Does The U.S. ‘Have Hand’ Over China?

Jerry Seinfeld told us in the good ole 1990s, “We all want the hand. Hand is tough to get. You’ve got to get hand right from the opening.”

For those who never saw that episode of the Seinfeld sitcom, having upper hand can be very important in a relationship. It’s like being a buyer who can walk away, versus the seller who cannot.

The U.S. has the upper hand in its ongoing trade war with China.

The U.S. government has targeted TikTok, the most popular social media app China has ever produced, and Huawei, the Chinese teleco that’s the world’s biggest producer of 5G wireless telecommunications equipment. The U.S. alleges Huawei’s technology opens the door to massive Chinese espionage of Americans, including military personnel. And becomes a source of data collection it can mine for free, sell and package at a hefty price.

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The Chinese government has made a concerted effort to save their economy by “playing nicer” with the U.S. and American companies they rely on for their economic survival, the Daily Proof newsletter authors wrote on Friday. The Daily Proof is most famous for its ex-Goldman Sachs central bank critic Nomi Prins, and perennial uber bear and gold bug James Rickards. They note that “there seems to be a struggle within China between the nationalist hard-liners who want to punish the U.S., and the central government who realize that the economy needs U.S. businesses to operate in their country — or face decades of economic weakness.”

The evidence comes from an article in the South China Morning Post, hardly a mouth piece of the Communist Party of China, but surely one with a critical eye on what’s happening up north in Beijing.

Beijing has not yet announced any measures to hit back against the August 17 worldwide curbs against Huawei subsidiaries.

China said 15 months ago it would create its own Entity List of foreign individuals, businesses and organizations that posed a threat to the country and would be sanctioned, just as the U.S. Commerce Department’s Entity List has done with more than 50 Chinese firms this year alone. To date, Beijing has yet to produce its version of the black list.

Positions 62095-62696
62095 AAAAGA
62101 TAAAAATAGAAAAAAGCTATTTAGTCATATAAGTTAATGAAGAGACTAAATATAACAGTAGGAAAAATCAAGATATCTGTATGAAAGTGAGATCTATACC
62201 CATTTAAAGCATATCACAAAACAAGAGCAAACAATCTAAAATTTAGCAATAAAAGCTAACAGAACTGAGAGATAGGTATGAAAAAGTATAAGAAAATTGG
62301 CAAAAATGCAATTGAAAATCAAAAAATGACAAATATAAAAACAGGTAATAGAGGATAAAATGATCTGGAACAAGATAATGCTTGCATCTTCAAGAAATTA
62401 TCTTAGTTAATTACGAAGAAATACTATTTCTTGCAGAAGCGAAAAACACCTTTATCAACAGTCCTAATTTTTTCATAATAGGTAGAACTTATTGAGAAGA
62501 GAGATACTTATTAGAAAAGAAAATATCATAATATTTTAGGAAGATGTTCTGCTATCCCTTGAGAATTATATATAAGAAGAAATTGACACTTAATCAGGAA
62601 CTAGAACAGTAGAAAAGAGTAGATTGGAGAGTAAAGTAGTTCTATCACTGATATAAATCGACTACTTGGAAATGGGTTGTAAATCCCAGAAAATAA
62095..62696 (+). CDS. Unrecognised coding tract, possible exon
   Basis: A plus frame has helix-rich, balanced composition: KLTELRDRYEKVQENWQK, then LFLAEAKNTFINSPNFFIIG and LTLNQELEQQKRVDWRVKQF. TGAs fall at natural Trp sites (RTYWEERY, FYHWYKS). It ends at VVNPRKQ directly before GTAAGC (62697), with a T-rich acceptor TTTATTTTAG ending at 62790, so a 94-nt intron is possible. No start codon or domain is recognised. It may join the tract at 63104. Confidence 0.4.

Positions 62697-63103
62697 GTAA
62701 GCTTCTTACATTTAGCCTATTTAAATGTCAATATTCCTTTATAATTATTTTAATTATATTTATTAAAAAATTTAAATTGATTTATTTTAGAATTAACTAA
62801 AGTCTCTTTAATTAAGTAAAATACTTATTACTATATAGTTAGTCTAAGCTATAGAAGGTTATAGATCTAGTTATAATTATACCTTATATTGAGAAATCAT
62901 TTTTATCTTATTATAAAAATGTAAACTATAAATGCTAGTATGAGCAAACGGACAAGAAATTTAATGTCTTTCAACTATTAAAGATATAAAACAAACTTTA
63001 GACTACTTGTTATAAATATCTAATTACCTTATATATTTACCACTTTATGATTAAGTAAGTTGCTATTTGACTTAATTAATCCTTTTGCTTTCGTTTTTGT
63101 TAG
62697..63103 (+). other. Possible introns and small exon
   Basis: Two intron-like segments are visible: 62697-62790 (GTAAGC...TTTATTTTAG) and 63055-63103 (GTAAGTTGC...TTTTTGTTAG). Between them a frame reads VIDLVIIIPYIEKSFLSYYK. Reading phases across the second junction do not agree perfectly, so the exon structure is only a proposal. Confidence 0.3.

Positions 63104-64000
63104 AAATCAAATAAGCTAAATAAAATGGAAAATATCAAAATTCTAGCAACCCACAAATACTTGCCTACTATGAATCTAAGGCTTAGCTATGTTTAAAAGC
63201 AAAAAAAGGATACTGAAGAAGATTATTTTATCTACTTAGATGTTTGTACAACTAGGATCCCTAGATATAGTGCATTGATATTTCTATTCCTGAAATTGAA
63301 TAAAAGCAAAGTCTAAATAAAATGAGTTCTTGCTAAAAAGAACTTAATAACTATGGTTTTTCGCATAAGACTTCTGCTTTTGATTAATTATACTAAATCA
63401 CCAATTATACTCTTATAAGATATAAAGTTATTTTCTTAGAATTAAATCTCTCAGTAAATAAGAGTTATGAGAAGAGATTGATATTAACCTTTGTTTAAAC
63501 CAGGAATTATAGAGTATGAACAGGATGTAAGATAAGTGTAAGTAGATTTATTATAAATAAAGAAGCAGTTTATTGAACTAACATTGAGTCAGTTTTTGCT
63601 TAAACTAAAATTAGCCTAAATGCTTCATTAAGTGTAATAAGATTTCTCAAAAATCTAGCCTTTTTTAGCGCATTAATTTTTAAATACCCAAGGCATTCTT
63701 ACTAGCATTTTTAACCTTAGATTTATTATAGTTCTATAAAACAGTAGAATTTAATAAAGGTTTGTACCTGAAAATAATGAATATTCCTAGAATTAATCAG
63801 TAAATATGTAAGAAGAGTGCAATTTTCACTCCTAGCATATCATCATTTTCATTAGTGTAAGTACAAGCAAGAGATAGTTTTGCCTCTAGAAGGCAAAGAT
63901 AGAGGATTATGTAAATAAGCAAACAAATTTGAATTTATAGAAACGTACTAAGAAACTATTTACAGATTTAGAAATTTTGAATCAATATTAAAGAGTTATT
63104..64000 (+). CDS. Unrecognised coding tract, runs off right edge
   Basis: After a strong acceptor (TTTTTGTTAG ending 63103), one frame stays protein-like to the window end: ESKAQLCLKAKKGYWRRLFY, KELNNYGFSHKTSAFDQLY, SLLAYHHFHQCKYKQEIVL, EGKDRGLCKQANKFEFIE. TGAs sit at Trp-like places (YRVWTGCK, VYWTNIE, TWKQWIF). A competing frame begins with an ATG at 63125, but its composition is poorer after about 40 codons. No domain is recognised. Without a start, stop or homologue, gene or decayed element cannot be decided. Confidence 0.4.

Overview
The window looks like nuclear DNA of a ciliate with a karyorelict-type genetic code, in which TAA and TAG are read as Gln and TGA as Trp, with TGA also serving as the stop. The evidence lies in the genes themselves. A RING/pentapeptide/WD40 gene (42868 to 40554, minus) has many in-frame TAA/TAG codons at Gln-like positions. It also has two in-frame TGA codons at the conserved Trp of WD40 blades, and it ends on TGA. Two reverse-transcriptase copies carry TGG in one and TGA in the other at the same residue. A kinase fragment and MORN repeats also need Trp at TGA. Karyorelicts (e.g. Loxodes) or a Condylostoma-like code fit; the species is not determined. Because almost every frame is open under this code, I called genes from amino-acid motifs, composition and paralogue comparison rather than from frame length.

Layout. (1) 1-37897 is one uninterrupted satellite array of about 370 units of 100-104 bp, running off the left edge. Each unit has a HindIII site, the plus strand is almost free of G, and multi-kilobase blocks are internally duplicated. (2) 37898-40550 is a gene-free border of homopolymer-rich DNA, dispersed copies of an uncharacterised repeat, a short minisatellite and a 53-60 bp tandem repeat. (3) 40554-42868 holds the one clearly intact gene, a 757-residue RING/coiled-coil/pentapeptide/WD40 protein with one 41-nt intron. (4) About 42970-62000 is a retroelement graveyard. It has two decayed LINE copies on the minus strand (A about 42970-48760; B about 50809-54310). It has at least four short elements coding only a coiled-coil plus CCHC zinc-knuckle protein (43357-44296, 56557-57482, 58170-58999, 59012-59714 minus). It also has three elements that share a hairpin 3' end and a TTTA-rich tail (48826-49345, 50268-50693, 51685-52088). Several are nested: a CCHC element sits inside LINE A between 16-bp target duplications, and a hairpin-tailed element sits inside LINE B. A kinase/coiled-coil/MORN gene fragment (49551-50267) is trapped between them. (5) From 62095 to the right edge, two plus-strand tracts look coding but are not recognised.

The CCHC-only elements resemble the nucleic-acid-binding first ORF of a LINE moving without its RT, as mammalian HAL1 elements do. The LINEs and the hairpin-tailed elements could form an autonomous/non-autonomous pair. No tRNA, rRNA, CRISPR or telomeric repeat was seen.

Dan Wang, an analyst at consultancy Gavekal, said the August 17 Final Rule by the Bureau of Industry and Security at the Commerce Department was akin to “a death sentence” for Huawei.

“Huawei is an important company, but Beijing is engaged in an aggressive campaign to sweet-talk big American firms to stay in China,” Wang was quoted as saying by the South China Morning Post. “It still needs American technology, and it needs U.S. business as an ally in its effort to temper the hostility of the U.S. government.”

Instead of tit-for-tat, Beijing will likely stand down in the hope that former Vice President Joe Biden wins.

This could be wishful thinking, though, as Biden is unlikely to be in full charge of his foreign policy. Some members of his China team, including Jake Sullivan, is quite hawkish on China. And any moves to back down on Huawei would be seen as weak, especially given expectations by Wall Street that a Biden presidency would roll back a number of tariffs.

Ding Shuang, chief economist for Greater China at Standard Chartered Bank, told the Post that Beijing’s priority was to keep as many foreign businesses in the country as possible to slow decoupling.

“China should not overreact and must calculate its potential loss before doing anything,” Ding says. “The time is not ripe yet for China to publish an unreliable entity list as it would only escalate retaliation from the U.S. The move would bring a far-reaching impact,” Ding says, adding that if Trump wins, it may become an option in an attempt to bring pressure on multinational American firms, who will thus bring pressure on the president through members of Congress.

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